LSU nudged the lead to 3-0 in the fifth inning when Katz punched a leadoff single, got to second on a passed ball, hustled to third on Rhymes’ fly ball to right field and scored when Moore shanked a veering fly ball against reliever Tyler Webb that landed in front of the left fielder for an RBI hit.


That was the last run the Tigers pushed across with a lead, though, and the frustration began soon after.


The left-handed Webb gave up a single to Edward to put runners on the corners with one out. Mainieri sent Casey Yocom to hit for Dozar and the mission was simple.


“We had a first-and-third (with) one out with Yocom up and all we needed to do was hit a little weak ground ball to the right side and we get another run,” Mainieri said.


Instead, Yocom popped the first pitch up on the infield for the second out and JaCoby Jones’ wicked liner to left died in the wind to end the threat.


“That first-and-third one out situation is going to live in my mind,” Mainieri said. “All we’ve got to do is hit a weak ground ball to the right side, but we pop it up and that seemed like it changed the complexion of the game and kept them in striking distance.”


LSU squandered another chance in the sixth when Tyler Hanover led off with a single and Arby Fields walked one out to bring up Katz.


The Tigers’ three-hole hitter timed Webb and pumped a fly ball that seemed headed for a hit in left field, but English lunged and came up with the ball. A slow signal from the third-base umpire left Hanover hung up and he was gunned down at second to end the inning.


Carolina grabbed the lead in the bottom of the inning and Gamecocks coach Ray Tanner lifted Webb for Eric Beal to begin the seventh. That backfired when Beal walked Rhymes and Moore, which prompted Tanner to call on closer Matt Price.


Mainieri had Edward bunt again, but he popped out to the catcher and Price fanned the next two hitters.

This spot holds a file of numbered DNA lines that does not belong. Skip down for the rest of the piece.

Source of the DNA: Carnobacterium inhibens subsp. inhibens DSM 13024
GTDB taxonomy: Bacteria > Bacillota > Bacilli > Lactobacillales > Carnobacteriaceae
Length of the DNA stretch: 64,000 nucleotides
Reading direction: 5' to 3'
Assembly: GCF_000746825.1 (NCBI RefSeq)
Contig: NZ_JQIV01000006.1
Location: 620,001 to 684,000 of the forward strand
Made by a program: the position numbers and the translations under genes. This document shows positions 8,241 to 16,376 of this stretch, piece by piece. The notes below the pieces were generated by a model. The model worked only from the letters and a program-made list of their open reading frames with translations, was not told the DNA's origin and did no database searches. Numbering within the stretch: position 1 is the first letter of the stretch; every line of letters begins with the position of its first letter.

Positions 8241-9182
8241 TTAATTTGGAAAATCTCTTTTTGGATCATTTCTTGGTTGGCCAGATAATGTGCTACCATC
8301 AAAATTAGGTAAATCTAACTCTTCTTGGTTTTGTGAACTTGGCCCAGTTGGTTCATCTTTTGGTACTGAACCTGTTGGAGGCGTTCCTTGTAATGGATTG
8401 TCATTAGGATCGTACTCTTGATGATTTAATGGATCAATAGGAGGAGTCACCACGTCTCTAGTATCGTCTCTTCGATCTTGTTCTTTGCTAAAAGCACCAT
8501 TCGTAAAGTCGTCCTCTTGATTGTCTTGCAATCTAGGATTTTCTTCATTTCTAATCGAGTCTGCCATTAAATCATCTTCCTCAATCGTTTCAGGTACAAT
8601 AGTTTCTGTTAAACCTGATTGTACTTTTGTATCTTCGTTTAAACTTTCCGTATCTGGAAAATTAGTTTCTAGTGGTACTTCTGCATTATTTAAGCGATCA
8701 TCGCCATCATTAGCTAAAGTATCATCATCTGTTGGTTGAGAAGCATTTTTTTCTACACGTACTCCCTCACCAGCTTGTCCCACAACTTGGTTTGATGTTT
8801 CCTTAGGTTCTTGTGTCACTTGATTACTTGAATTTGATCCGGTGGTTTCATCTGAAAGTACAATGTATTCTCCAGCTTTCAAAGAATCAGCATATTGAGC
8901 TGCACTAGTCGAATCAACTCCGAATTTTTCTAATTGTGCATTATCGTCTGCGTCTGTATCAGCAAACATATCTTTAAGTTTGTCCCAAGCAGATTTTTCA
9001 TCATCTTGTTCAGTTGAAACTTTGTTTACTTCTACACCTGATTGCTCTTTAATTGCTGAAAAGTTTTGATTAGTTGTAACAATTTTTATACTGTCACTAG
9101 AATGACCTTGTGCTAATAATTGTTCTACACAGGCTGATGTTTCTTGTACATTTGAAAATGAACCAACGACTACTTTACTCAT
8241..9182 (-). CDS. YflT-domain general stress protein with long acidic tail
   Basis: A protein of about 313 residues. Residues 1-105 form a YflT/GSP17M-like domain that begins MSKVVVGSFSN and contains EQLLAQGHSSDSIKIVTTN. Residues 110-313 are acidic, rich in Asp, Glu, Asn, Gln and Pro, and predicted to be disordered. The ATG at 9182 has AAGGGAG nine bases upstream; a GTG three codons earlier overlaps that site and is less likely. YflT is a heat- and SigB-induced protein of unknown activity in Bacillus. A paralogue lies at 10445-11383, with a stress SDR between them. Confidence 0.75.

The Tigers got to Price in the eighth for run with Hanover’s leadoff double, Austin Nola’s single and Rhymes’ two-out hit through the middle. But Price struck out the side between those hits and logged two more Ks in a perfect ninth.


“He’s a veteran,” Mainieri said of Price, who saved his ninth game. “He’s been in a lot of big games. He threw a lot of breaking balls and we struggled with him.”


And that leaves the Tigers in a last-day battle for the SEC crown and quite possibly and top-8 seed in the NCAA Tournament.


That’s all that’s at stake as the SEC season roars to the finish line.


SEC scenarios 

LSU is assured of no worse than the No. 2 seed at the SEC Tournament next week by being the West Division champ.

A South Carolina win Saturday gives the Gamecocks the regular-season championship outright because they will have played one fewer game than the other contenders, so nobody else can tie USC.

The Tigers’ split, Kentucky's 4-3 loss at Mississippi State and Florida’s 10-1 victory against Auburn on Friday created the following situations:

  • LSU, Kentucky and Florida all go into Saturday tied for second place in the SEC with 18-11 records, half a game behind South Carolina (18-10).
  • To win the SEC regular-season championship outright, the Tigers need a win Saturday and losses by Kentucky and Florida.
  • LSU would tie for the league crown with a win and wins by either the Wildcats or Gators.
  • If the standings end in a two-way tie between the Tigers and Kentucky, the Wildcats would be the No. 1 seed at next week's SEC Tournament and LSU No. 2.
  • If the standings end in a two-way tie between the Tigers and Florida, LSU would be the No. 1 seed at next week's SEC Tournament and Florida No. 2.
  • If there is a three-way tie among LSU, Kentucky and Florida (all three win on Saturday), UK would get the No. 1 seed.